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http://dx.doi.org/10.1039/c4nr06068gDOI Listing
January 2015

In operando tracking phase transformation evolution of lithium iron phosphate with hard X-ray microscopy.

Nat Commun 2014 Aug 4;5:4570. Epub 2014 Aug 4.

Photon Sciences Directorate, Brookhaven National Laboratory, Building 744 Ring Road, Upton, New York 11973, USA.

The delithiation reaction in lithium ion batteries is often accompanied by an electrochemically driven phase transformation process. Tracking the phase transformation process at nanoscale resolution during battery operation provides invaluable information for tailoring the kinetic barrier to optimize the physical and electrochemical properties of battery materials. Here, using hard X-ray microscopy--which offers nanoscale resolution and deep penetration of the material, and takes advantage of the elemental and chemical sensitivity--we develop an in operando approach to track the dynamic phase transformation process in olivine-type lithium iron phosphate at two size scales: a multiple-particle scale to reveal a rate-dependent intercalation pathway through the entire electrode and a single-particle scale to disclose the intraparticle two-phase coexistence mechanism. These findings uncover the underlying two-phase mechanism on the intraparticle scale and the inhomogeneous charge distribution on the multiple-particle scale. This in operando approach opens up unique opportunities for advancing high-performance energy materials.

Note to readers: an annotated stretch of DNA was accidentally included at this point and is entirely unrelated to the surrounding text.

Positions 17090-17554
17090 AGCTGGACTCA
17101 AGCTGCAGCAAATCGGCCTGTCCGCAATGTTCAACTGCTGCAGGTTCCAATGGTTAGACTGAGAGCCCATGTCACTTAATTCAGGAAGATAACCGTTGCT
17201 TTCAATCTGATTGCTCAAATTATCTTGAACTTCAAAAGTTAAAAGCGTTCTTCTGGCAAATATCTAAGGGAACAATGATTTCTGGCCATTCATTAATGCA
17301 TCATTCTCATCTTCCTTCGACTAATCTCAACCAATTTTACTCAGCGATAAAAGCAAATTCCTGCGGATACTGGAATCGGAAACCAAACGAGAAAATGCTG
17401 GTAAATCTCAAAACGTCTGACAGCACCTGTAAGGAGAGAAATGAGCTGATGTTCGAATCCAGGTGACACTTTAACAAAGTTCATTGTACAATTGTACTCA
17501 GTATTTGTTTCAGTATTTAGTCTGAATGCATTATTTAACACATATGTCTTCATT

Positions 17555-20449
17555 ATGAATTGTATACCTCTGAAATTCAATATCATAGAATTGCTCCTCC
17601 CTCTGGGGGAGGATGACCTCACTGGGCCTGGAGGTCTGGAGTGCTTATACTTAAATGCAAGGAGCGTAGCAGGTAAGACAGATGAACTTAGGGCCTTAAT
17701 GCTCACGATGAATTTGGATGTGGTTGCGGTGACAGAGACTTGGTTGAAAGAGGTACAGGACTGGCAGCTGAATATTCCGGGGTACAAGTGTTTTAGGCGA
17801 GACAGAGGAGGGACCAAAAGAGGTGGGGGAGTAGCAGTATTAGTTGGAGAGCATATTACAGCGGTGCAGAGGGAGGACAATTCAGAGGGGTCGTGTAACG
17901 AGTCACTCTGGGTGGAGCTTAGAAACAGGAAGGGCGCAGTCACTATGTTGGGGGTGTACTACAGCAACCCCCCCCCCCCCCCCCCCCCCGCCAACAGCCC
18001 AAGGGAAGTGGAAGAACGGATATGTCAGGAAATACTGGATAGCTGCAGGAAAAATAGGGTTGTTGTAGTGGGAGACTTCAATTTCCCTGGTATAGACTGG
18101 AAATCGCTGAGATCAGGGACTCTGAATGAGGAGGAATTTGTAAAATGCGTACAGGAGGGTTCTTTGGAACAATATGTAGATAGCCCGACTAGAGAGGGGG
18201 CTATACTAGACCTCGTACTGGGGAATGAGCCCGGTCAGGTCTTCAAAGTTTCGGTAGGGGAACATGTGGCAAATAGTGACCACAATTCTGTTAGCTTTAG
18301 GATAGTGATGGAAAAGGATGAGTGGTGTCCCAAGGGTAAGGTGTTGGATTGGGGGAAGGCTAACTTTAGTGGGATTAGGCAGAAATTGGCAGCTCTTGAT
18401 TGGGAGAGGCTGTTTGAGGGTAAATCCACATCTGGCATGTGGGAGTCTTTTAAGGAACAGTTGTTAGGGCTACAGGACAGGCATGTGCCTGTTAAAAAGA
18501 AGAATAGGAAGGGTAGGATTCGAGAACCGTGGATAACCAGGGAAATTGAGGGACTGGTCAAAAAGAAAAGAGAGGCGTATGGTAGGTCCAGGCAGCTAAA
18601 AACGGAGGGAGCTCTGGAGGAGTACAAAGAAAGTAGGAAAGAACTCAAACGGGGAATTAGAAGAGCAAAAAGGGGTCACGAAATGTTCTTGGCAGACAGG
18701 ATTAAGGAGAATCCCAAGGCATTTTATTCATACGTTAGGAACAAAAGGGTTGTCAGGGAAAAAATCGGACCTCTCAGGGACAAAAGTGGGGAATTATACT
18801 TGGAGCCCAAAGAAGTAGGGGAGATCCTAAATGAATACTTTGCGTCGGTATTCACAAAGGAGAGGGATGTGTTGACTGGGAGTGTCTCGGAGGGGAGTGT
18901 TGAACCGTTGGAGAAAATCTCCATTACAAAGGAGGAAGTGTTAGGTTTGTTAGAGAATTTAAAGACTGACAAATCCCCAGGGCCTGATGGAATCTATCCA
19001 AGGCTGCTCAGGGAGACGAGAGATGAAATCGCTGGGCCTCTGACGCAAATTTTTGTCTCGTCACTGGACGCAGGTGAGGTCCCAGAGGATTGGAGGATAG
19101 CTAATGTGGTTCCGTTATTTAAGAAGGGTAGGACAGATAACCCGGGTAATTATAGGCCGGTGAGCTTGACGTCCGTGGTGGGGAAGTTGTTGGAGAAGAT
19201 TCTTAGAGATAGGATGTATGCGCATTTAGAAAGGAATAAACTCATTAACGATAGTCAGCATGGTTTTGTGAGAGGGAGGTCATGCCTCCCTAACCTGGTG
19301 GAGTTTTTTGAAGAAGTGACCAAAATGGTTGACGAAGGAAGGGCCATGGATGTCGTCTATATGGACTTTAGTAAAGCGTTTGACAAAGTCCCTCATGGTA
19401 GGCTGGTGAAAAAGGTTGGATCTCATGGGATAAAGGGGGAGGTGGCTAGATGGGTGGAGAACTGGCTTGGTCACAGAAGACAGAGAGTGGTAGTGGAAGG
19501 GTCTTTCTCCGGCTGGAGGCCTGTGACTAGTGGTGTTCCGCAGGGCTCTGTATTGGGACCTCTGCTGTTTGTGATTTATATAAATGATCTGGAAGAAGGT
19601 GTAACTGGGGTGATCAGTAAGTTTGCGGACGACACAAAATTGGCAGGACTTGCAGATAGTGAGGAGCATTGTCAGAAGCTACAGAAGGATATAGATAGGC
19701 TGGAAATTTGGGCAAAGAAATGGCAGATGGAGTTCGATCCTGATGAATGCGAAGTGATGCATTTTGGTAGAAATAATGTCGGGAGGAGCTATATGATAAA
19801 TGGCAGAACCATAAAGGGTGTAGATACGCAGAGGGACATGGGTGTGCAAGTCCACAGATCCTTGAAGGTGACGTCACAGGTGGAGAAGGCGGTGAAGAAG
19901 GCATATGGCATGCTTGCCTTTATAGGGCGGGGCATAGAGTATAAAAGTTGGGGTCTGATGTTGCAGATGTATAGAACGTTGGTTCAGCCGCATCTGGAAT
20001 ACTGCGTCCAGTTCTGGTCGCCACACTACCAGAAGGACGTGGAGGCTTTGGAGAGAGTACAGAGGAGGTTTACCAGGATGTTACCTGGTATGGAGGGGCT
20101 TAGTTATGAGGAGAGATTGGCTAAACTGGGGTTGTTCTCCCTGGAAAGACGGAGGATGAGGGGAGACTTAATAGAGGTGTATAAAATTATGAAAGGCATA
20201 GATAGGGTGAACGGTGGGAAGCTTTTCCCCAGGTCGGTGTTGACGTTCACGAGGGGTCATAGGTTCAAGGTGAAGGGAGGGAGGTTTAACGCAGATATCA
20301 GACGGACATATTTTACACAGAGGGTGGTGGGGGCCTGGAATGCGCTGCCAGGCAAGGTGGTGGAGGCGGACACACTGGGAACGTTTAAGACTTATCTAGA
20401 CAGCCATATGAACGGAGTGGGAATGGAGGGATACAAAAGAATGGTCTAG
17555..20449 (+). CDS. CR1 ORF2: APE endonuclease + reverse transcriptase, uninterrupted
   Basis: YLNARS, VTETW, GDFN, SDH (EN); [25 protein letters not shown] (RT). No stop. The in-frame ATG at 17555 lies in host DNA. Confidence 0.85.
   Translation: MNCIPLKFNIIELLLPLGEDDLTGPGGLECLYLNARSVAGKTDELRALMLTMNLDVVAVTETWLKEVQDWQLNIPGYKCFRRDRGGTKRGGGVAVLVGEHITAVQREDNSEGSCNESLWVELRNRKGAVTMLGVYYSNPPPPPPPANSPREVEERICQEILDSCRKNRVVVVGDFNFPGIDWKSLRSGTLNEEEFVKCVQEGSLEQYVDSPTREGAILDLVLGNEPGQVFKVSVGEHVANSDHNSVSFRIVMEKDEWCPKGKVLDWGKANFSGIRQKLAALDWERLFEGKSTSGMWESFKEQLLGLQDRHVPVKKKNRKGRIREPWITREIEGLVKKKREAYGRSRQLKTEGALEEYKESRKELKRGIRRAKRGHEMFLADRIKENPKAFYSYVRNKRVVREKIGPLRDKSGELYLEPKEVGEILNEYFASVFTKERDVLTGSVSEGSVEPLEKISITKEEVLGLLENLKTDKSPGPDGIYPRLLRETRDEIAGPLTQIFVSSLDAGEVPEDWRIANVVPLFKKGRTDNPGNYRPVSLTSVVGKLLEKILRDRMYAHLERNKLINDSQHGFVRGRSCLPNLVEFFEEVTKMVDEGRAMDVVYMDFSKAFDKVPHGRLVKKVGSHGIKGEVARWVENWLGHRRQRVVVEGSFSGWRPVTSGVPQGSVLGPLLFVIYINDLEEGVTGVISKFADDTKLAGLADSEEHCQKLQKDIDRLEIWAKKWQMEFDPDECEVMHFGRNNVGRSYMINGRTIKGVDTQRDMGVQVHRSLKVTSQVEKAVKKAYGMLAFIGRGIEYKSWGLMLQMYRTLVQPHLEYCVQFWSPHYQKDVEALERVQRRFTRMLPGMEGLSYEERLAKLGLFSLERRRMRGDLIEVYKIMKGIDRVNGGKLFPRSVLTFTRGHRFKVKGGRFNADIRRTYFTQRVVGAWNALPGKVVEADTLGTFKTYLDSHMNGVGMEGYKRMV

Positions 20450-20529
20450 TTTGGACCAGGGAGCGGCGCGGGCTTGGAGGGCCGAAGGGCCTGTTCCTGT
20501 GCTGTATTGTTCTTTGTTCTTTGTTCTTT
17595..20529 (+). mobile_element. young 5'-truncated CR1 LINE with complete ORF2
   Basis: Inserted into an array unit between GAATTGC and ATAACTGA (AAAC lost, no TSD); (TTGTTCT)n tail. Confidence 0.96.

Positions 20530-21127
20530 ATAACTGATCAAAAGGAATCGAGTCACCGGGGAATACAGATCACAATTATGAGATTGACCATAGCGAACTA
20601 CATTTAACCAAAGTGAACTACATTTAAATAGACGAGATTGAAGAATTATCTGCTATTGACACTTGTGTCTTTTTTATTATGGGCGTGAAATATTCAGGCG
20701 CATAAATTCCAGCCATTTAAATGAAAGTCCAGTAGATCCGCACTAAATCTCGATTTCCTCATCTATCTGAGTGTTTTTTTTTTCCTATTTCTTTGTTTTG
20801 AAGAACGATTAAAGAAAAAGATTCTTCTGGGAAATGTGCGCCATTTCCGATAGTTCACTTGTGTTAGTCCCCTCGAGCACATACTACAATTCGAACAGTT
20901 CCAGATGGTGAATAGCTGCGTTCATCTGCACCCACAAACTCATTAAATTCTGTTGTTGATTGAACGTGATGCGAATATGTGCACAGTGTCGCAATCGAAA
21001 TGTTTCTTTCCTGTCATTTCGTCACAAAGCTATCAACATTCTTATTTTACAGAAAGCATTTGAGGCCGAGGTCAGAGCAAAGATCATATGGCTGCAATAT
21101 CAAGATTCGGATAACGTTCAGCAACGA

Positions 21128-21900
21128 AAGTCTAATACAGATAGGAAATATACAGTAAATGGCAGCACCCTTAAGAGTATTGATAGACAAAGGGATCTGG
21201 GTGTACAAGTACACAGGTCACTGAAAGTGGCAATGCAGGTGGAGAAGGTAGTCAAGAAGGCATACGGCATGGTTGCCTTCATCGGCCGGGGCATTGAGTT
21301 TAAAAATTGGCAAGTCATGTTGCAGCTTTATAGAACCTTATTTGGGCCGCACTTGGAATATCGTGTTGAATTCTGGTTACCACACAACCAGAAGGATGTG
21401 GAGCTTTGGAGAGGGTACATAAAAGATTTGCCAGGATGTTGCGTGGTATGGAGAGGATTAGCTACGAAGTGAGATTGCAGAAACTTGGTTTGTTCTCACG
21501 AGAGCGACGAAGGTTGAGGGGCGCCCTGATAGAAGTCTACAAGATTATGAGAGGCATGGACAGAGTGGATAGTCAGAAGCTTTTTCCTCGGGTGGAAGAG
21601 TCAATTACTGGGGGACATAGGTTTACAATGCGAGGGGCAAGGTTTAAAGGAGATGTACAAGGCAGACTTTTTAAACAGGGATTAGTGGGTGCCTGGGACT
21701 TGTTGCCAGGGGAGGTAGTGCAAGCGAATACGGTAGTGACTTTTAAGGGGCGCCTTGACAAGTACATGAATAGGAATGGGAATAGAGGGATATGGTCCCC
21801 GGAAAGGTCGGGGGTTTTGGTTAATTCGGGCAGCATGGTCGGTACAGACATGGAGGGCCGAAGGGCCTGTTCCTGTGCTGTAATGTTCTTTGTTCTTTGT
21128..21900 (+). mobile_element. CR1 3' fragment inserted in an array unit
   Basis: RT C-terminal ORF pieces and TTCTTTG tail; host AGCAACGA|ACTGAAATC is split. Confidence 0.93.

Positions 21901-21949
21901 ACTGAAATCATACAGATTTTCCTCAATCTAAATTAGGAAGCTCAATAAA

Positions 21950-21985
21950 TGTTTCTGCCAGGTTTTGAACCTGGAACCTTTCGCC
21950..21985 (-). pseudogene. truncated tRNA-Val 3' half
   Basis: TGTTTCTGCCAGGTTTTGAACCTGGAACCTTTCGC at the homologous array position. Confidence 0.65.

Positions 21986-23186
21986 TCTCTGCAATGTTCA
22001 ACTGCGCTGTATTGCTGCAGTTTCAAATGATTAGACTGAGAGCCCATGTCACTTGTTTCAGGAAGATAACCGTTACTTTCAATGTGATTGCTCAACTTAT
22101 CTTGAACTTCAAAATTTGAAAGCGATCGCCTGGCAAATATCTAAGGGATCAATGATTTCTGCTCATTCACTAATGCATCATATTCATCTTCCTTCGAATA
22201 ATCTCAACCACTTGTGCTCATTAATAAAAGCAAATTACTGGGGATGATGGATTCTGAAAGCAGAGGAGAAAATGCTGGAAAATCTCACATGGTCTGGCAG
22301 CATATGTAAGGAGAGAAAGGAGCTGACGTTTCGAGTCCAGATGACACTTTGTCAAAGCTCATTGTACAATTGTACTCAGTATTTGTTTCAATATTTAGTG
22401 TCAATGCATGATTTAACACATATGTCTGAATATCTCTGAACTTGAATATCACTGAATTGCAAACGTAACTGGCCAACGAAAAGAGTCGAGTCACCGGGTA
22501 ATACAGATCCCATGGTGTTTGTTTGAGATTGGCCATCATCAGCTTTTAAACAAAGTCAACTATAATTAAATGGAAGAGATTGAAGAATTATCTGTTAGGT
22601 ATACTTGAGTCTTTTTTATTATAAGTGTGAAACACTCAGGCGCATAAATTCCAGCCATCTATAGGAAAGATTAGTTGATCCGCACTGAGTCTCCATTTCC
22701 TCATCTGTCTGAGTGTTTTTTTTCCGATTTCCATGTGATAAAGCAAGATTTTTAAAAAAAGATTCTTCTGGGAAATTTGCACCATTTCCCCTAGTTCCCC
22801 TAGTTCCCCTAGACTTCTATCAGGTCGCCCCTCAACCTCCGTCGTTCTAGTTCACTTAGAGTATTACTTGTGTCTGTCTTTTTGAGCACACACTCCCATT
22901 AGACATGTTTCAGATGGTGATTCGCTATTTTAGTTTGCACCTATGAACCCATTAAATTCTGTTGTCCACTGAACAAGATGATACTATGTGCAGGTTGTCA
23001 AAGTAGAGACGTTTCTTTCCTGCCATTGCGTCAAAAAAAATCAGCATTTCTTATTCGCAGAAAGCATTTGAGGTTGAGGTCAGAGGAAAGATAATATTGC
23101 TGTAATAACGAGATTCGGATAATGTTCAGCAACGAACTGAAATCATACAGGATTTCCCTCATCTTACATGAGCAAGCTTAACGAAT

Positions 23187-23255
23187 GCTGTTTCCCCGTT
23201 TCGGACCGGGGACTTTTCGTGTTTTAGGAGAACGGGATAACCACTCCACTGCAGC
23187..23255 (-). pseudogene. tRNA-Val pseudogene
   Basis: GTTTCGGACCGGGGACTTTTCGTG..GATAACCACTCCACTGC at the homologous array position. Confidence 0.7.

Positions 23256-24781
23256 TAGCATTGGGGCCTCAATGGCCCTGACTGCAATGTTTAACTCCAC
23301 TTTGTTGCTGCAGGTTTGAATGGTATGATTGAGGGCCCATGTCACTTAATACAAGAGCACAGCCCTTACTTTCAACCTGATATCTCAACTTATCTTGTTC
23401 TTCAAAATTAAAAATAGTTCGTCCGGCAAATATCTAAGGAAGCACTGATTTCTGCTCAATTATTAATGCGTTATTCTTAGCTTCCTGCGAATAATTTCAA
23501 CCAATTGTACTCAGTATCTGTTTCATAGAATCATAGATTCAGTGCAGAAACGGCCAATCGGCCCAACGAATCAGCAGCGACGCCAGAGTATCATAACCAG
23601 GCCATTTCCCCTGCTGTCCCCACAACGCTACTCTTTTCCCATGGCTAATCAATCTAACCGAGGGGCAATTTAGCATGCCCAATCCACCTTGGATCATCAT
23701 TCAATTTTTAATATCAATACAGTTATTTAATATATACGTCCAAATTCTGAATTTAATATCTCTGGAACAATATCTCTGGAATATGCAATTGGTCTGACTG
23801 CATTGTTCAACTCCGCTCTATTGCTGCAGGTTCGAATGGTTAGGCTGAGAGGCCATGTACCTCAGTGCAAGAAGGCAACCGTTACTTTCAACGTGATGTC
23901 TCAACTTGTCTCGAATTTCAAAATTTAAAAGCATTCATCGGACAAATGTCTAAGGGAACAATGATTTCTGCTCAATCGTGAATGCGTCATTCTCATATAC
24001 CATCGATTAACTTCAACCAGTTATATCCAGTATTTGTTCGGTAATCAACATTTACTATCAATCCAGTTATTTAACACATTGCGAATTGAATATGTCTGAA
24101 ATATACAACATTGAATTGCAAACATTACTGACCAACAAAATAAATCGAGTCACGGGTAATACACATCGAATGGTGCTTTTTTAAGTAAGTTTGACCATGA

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http://dx.doi.org/10.1038/ncomms5570DOI Listing
August 2014

Sample preparation of energy materials for X-ray nanotomography with micromanipulation.

Chemphyschem 2014 Jun 25;15(8):1587-91. Epub 2014 Mar 25.

Photon Sciences Directorate, Brookhaven National Laboratory, Upton, New York, 11973 (USA), Fax: (+1) 631 344 3238.